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How to Sponge Paint a Wall

Sponge painting is a quick, simple way to make dull interior walls dramatic. With just a sponge, a can of glaze and a few paint colors you can transform your house.

By the DIY experts of The Family Handyman Magazine

Getting started

Of all the techniques for creating special effects with paint, none is easier or yields more attractive results than sponge painting. You don't need a precise hand, expensive tools or exotic potions. You don't even have to put up with smelly, messy, oil-based paint. And, unlike other painting techniques, sponge painting is forgiving. If one part of your wall turns out too light, for example, you don't have to start over—you can just go back and dab on some darker paint.

This article will walk you through the basics of sponge painting and give you a head start on the hard part: choosing paint colors (see “Experimenting With Colors,” below).

The process we show in Photos 1 through 8 is about as complex as sponge painting gets. We used five colors in addition to the base coat and at one point scoured the walls to create a distressed look (Photo 6). But depending on the effect you want, you can use fewer colors, and do little or no scouring. You may even decide to sponge on just one color. Generally, using only one or two colors results in a bold, heavily contrasted finish, and using more colors creates a subtle, cloudy effect. Photos 1 through 8 show how the effect changes from dramatic contrast to soft, gradual shading as we add more colors.

Sponge painting isn't any faster than other special techniques. You still have to protect trim with masking tape, roll on a base color and add other colors. The time the project takes will depend on how many sponge-on colors you use, but expect to spend at least one full weekend on a medium-sized living room or bedroom. Latex paint dries fast, so even in a small room you probably won't have to wait long for one coat to dry before starting the next.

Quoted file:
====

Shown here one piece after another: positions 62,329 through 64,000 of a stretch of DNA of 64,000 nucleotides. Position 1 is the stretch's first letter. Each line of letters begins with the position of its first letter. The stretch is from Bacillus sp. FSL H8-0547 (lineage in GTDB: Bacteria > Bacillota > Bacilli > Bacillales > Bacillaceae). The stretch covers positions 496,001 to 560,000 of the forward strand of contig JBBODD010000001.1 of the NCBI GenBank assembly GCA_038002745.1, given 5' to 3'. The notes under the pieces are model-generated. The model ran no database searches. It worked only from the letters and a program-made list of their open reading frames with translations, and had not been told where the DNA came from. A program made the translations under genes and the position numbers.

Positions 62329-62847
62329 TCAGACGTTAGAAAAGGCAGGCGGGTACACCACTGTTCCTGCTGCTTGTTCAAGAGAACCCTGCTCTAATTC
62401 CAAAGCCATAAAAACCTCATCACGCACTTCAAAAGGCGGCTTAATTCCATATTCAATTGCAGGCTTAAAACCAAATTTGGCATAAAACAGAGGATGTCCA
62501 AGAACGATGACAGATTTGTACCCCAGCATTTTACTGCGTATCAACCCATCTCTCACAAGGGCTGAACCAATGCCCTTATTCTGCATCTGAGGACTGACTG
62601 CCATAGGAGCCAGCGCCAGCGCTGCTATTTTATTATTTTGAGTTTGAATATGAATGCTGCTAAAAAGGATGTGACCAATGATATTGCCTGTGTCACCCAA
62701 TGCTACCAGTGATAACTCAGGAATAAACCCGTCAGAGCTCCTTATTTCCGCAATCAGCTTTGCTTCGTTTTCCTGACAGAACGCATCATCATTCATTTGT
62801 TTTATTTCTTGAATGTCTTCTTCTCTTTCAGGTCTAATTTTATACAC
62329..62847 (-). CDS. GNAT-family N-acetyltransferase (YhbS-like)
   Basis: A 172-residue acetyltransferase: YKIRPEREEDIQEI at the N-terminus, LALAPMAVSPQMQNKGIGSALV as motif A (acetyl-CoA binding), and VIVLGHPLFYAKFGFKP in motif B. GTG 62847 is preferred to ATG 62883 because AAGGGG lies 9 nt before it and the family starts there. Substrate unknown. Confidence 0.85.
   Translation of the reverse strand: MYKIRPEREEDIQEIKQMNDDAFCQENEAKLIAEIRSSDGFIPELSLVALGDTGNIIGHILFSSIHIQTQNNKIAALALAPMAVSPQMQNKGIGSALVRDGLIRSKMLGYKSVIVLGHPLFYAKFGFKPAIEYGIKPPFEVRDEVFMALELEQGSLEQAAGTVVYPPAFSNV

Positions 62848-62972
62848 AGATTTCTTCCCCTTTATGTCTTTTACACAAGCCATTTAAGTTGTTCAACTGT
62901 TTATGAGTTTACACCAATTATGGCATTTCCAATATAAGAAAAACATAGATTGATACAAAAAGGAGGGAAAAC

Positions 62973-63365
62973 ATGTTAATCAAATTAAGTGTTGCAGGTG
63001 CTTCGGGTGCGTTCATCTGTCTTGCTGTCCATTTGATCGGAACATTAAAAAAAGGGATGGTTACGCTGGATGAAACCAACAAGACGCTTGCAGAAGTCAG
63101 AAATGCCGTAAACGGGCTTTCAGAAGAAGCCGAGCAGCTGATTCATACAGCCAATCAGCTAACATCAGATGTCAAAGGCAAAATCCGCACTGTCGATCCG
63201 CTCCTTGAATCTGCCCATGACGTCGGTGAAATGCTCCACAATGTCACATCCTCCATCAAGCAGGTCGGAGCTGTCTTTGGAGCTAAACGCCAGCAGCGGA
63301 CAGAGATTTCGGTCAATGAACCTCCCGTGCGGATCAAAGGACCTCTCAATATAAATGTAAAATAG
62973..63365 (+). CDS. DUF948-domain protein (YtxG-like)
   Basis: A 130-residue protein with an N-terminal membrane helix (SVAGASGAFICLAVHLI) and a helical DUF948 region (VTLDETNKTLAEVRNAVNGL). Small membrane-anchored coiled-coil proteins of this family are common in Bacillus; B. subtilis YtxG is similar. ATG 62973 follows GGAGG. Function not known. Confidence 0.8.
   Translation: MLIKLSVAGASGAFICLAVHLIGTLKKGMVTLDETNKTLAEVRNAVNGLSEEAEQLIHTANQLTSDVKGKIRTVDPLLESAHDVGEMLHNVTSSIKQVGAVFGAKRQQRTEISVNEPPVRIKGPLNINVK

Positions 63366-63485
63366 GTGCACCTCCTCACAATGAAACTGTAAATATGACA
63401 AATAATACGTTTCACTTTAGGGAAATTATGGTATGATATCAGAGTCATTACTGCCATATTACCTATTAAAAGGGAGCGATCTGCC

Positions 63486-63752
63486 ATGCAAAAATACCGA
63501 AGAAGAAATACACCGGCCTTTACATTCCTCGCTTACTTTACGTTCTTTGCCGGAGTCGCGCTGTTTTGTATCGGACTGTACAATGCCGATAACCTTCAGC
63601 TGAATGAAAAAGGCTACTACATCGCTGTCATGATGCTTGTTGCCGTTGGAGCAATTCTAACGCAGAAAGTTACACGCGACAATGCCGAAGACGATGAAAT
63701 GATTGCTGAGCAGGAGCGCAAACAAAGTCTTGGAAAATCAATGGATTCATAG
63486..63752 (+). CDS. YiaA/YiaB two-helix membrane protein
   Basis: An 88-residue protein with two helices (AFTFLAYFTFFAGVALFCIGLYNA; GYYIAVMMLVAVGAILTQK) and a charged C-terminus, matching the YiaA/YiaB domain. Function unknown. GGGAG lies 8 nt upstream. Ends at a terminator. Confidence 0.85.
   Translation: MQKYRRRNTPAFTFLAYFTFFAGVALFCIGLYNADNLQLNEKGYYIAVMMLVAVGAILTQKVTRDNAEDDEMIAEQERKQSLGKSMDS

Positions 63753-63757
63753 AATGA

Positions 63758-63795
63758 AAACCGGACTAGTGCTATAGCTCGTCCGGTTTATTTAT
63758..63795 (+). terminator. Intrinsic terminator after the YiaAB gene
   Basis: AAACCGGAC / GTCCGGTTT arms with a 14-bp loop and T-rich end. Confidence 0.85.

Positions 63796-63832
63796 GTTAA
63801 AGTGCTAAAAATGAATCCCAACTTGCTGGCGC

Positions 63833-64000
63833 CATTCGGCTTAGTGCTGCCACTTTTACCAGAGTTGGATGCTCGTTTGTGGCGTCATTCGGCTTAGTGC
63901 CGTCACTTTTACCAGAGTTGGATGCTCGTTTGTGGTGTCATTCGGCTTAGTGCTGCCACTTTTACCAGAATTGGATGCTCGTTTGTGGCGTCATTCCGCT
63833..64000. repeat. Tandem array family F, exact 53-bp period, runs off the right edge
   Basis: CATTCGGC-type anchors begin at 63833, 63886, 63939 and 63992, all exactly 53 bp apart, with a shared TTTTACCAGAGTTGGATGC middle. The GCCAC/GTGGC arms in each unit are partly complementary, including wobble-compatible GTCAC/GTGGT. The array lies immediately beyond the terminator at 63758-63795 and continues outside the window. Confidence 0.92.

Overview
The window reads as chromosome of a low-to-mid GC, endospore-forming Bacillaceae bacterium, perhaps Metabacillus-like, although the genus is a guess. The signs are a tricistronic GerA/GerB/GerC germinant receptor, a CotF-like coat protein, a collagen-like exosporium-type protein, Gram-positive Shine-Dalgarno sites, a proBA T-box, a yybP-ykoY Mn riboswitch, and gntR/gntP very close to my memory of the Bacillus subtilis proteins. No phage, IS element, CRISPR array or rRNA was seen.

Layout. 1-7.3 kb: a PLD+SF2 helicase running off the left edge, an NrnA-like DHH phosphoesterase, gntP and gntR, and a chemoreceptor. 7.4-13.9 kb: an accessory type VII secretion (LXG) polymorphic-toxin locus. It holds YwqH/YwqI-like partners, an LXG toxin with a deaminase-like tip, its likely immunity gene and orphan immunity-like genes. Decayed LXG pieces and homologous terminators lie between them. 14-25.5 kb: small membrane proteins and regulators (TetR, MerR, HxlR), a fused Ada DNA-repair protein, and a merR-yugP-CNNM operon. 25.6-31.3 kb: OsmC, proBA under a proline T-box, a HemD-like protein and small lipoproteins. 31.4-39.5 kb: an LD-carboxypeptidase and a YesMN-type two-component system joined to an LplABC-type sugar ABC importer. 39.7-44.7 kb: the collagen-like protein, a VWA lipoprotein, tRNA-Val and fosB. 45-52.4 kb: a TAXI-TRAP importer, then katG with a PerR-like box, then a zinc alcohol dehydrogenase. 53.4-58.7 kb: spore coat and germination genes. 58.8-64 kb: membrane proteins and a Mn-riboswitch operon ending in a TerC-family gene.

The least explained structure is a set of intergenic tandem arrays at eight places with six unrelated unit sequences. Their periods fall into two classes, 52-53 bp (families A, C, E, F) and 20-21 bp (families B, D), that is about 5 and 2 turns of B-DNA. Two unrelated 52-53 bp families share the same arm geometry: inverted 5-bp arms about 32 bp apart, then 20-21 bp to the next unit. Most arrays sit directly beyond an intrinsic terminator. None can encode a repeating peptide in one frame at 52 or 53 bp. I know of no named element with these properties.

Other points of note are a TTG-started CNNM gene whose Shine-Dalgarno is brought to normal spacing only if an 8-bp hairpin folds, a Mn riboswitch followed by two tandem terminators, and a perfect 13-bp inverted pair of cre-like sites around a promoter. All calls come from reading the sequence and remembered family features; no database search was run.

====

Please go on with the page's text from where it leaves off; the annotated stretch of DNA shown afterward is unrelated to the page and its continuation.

Sample paint combinations

Sample paint combinations

Experimenting With Colors

It's essential that you experiment before you sponge your walls, both to see what the results will look like and to get a feel for painting with a sponge. Experiment on pieces of drywall, hardboard or any other smooth surface. Before you start buying paints, though, narrow down your color choices by trying out paint chips or small samples, if available.

Experimenting with colors can be time-consuming and expensive, so we've provided three sample combinations. Some paint brochures also show suggested combinations of colors. There are lots of variables involved in sponge painting (including how you hold the sponge and the shape of the sponge itself), so you won't be able to reproduce our samples precisely. Still, using the colors listed will give you results similar to ours. You can also treat our samples simply as starting points, using more or fewer and brighter or darker colors than we show. Whatever you do, don't let all those choices overwhelm and discourage you. This is one of those rare projects that are easier to do well than
badly—have fun!

Tip: Examine your sample board in the room
you'll be painting. The look will vary dramatically
under different lighting conditions.

What you'll need

You can pick up everything you'll need for this project at paint stores and most home centers (Photo 1).

  • You'll get the best results with a natural sea sponge. Natural sponges are more expensive than standard sponges, but they leave a more varied, random pattern than manufactured sponges. Latex paint washes easily out of natural sponges, so you need only one sponge.
  • Latex glaze thins latex paint and gives it a translucent look. Oil-based glazes are also available, but we don't recommend them for this project.
  • We used a glaze extender, a liquid additive that thins the glaze/paint mix slightly and slows drying.
  • You'll also need a paint tray, a large plastic measuring cup, masking tape and if you want to rub the paint, a few scouring pads.

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